Figure 2. One of the steps is the coagulation process, where organic material accumulates at the bottom and removed in a next step.
The water would then proceed to a mechanism that allowed the coagulated mud to be overflowed into a trough before being filtered through chemicals. In this area, freshwater was pumped to make the water levels rise, and the coagulants poured into a central tunnel that led away from the water, to be sent away while the water was filtered through chemicals. This area was another example of letting the flow of gravity do its job, and utilize a simpler process than I’d previously thought to get rid of the extra sediment.
In the last stage, the water would be treated with chlorine. I learned that they shipped in chlorine in liquid form as well, in giant 90-gallon tanks to destroy any pathogens inside the water; then, ammonia is combined to neutralize the effect of the chlorine and render it less toxic. Our last stop led us to the operations room, where all manual valves and chemical levels could be monitored.
The tour left me with an appreciation for the reliance of the plant on more natural and mechanical methods of cleaning water, both to conserve energy and increase efficiency, such as heating water through the ozone reaction by simply using pipes and direction, or making the most out of gravity to pressure water to flow. Like I have learned through Dallas EEI, the more chemicals that go into the water, the harder it is to predict how it interacts with other, unknown particles inside water, and the more is needed to cancel it out – as was the case with chlorine and ammonia. I dropped my preconceptions of heavy chemical use in treatment plants; additionally, the effects of water conservation that Dallas EEI is spreading through educational programs to children were visible to me in the plant. The water that we use goes through each and every part of the process in Bachman to be cleaned and reused again, and even though the plant is equipped with energy-efficient areas, it still takes a lot of energy for a specific volume of water to go through the process. This energy, including the work and innovation needed to make sure things operated ideally and effectively, could be reduced by limiting unnecessary use of water flowing into the plant – which is exactly the goal of the conservation lessons and procedures that EEI instills. That water usage comes from us.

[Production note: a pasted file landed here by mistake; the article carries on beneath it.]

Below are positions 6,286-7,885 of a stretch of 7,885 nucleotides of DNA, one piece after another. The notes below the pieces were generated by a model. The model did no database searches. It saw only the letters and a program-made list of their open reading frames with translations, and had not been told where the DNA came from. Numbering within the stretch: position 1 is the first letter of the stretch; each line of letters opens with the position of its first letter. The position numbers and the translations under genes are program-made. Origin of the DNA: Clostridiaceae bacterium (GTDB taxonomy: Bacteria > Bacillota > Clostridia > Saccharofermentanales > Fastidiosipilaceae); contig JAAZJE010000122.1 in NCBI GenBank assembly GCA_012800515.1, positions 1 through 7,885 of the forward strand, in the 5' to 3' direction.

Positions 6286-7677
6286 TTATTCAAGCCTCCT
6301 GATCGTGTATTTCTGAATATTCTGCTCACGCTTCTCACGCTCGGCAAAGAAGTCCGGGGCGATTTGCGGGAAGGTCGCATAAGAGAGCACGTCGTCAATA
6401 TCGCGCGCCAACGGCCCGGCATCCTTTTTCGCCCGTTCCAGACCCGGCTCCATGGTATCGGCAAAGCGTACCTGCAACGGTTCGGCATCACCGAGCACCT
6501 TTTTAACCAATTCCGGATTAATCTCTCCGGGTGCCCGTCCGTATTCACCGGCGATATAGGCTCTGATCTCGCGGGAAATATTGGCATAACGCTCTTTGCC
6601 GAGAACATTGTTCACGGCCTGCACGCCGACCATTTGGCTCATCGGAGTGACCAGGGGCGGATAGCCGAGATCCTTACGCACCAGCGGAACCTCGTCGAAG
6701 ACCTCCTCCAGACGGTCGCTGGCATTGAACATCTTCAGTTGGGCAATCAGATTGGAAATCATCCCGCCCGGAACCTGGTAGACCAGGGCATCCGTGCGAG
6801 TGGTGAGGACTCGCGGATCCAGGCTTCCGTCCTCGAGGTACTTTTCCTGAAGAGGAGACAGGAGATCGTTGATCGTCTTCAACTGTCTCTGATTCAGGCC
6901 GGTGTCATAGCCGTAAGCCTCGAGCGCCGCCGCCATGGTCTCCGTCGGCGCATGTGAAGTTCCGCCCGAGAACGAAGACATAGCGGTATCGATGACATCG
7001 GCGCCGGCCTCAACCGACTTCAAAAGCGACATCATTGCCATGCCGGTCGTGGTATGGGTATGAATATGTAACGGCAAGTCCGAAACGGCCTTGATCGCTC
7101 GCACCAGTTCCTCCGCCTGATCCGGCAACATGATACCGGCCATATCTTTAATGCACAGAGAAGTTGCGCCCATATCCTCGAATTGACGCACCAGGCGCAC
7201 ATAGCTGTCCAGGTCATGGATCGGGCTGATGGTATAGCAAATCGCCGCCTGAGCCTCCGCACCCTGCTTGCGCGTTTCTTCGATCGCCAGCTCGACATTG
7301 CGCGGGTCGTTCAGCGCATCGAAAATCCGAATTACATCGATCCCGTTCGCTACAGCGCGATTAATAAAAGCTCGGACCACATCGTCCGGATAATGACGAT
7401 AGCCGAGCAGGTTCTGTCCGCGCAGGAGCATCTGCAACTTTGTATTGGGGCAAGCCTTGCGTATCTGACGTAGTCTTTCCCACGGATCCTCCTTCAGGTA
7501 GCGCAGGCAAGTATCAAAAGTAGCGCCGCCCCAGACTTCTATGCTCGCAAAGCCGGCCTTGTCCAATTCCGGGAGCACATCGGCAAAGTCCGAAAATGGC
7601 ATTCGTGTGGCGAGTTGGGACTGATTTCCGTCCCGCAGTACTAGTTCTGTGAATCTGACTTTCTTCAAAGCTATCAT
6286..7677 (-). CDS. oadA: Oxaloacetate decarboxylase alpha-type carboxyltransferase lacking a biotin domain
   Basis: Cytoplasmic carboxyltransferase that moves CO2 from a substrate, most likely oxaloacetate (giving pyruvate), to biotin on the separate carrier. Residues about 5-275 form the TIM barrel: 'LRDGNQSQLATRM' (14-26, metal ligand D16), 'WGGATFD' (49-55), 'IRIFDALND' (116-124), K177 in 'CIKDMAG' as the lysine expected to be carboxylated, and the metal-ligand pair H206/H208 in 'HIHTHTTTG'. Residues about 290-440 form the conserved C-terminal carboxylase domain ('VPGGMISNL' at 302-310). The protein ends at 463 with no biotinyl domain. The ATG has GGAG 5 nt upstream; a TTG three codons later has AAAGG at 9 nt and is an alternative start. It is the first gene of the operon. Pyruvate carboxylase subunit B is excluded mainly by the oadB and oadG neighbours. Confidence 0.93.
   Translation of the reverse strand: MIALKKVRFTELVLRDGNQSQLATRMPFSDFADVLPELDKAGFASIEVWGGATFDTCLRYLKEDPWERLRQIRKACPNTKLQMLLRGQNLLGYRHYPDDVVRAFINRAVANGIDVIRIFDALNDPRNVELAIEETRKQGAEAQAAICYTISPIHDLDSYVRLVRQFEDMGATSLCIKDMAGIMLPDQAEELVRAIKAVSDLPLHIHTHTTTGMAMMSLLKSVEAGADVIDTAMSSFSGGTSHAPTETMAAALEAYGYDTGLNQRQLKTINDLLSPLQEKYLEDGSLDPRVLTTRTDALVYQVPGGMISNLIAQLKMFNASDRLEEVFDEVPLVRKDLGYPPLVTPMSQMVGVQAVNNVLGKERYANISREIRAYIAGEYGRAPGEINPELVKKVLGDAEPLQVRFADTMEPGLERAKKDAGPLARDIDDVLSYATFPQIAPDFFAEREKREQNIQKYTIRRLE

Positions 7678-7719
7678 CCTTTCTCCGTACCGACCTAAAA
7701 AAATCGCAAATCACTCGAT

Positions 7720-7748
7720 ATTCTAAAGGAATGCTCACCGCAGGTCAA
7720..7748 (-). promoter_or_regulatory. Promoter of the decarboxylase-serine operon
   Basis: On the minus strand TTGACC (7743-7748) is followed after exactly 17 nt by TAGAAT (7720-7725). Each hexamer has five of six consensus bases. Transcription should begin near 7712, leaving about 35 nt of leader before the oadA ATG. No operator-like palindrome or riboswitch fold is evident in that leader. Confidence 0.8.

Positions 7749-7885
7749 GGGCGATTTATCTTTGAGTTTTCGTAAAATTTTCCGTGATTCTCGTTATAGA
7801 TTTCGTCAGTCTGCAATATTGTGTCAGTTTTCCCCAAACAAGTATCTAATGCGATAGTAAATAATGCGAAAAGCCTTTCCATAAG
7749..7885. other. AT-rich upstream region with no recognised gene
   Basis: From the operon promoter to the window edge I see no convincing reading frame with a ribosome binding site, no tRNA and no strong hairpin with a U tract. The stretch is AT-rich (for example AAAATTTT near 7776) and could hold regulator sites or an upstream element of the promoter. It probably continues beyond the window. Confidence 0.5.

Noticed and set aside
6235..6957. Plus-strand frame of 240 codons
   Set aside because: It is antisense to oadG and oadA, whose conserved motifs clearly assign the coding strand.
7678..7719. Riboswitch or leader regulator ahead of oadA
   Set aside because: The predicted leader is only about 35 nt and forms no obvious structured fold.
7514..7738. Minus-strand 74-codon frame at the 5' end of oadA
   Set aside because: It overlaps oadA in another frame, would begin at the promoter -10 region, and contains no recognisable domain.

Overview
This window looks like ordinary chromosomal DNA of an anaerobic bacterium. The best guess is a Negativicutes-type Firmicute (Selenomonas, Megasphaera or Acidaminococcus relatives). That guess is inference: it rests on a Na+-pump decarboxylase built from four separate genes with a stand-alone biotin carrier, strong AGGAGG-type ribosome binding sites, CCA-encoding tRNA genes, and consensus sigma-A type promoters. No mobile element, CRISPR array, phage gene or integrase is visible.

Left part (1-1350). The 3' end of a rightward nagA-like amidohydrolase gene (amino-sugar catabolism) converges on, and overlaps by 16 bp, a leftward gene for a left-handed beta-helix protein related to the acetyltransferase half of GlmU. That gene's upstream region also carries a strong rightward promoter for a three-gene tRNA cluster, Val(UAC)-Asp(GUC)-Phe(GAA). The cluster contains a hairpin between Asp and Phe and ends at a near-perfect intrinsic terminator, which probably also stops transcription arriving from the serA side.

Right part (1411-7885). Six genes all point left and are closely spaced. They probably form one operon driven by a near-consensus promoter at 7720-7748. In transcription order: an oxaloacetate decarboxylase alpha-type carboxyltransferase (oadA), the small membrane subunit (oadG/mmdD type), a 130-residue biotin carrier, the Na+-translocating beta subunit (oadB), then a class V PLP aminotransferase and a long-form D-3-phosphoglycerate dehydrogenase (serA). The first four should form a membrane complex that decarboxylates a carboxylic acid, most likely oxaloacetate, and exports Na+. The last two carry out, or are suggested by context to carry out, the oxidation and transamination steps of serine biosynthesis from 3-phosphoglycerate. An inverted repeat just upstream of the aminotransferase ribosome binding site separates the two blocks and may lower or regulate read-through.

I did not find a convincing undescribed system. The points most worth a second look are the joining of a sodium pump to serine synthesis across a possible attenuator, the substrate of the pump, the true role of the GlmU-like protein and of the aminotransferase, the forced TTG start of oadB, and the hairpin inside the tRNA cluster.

The precise measurements in every aspect to make sure the water produced was safe to drink and maximize results – and the calculations they still do each day – impress me, and this sort of analysis can be applied to education of saving water as well, tweaking lessons and target audiences to make sure the importance of water conservation is spread far and wide.
Figure 3. The Bachman treatment plant cleans over 160 million gallons a day to Dallas citizens.